Now, of course, when you do something that's so different, you can either sit there and hire a 100 people, and all try to figure out how to do it. Or you can partner with someone who's intelligent, and has already done it. Which is what we did in this case, we said, hey, (chuckles) help us out with this. And so, the product that's called Truck RX, you guys are providing the the backend and the technology.

you know, very similar to a Diesel Decoder where you can hook up into the J engine 39, the diagnostic port on an on highway truck, and then talk to the machine. You know, you pull your phone out in the same way that you can buy a refrigerator and you can ask that refrigerator what temperature it is from your phone. The stuff we can do, like you know what kinda food's in your refrigerator, right? People have that, right? The future's here, right? We don't have flying cars yet, which I'm really disappointed on, but we do have refrigerators that can tell us if we need milk. Well, you're on highway truck now, is trying to tell you things. Okay, but if you don't know how to listen to it, a light's gonna appear, and you're not gonna know what that means. In a very simple sense, the Truck RX product is here to allow an operator to talk to a machine in a way he couldn't a couple of years.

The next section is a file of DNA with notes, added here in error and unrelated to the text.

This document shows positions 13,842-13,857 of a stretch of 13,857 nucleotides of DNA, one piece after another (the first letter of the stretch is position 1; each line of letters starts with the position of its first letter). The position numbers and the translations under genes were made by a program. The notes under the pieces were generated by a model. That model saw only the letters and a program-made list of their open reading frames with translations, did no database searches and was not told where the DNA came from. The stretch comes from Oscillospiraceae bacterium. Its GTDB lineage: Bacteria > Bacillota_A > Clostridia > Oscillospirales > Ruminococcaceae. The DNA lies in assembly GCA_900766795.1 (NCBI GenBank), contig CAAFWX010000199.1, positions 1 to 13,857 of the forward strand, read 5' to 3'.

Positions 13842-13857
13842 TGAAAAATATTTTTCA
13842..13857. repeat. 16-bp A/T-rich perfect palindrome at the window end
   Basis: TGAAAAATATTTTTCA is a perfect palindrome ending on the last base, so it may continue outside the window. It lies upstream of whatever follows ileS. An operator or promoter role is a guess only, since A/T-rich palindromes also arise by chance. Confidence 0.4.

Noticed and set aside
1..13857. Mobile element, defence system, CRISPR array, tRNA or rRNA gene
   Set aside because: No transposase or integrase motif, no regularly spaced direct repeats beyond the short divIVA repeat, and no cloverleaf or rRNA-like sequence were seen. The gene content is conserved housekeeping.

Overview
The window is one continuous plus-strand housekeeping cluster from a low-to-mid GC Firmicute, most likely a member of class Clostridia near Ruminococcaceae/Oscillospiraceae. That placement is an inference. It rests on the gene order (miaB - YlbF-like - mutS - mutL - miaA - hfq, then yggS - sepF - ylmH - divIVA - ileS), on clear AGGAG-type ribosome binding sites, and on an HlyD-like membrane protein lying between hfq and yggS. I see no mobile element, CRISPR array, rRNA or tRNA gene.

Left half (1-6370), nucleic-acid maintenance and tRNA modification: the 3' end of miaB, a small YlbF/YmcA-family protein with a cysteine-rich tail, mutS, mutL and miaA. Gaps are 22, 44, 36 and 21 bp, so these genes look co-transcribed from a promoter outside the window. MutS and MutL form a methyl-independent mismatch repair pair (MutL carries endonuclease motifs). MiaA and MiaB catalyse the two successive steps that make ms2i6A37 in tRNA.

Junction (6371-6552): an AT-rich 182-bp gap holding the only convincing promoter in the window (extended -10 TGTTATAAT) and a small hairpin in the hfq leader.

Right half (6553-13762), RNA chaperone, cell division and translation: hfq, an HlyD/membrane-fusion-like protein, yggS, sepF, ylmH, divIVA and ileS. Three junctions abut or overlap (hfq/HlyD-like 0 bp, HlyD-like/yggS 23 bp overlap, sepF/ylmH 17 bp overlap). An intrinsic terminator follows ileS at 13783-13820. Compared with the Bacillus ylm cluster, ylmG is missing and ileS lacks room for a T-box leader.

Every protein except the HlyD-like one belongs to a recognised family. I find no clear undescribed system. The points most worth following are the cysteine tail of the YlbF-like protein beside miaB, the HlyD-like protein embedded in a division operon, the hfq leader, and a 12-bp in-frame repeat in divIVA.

- So, you're this 65-year-old company making hard machine parts. And then, all of a sudden, someone in your company, I dunno if it's you, or some people in your company who are like, "Hey, we need to get some technology here." Was that a big transition in a conversation? I gotta imagine that's difficult. You do one thing forever, and now, it's we need to do this other thing. How is that internally inside the company? - Well, okay, look, so it always starts with, you know, some, some idiot, right? You know, and I was one of those idiots.

And there was a few of us who said, "Hey, we wanna do something that's bit different from what we're used to doing." And then, going to the board, the directors, the owners of the companies and saying, "Hey, we have this idea, and this is what's gonna cost." - Yeah.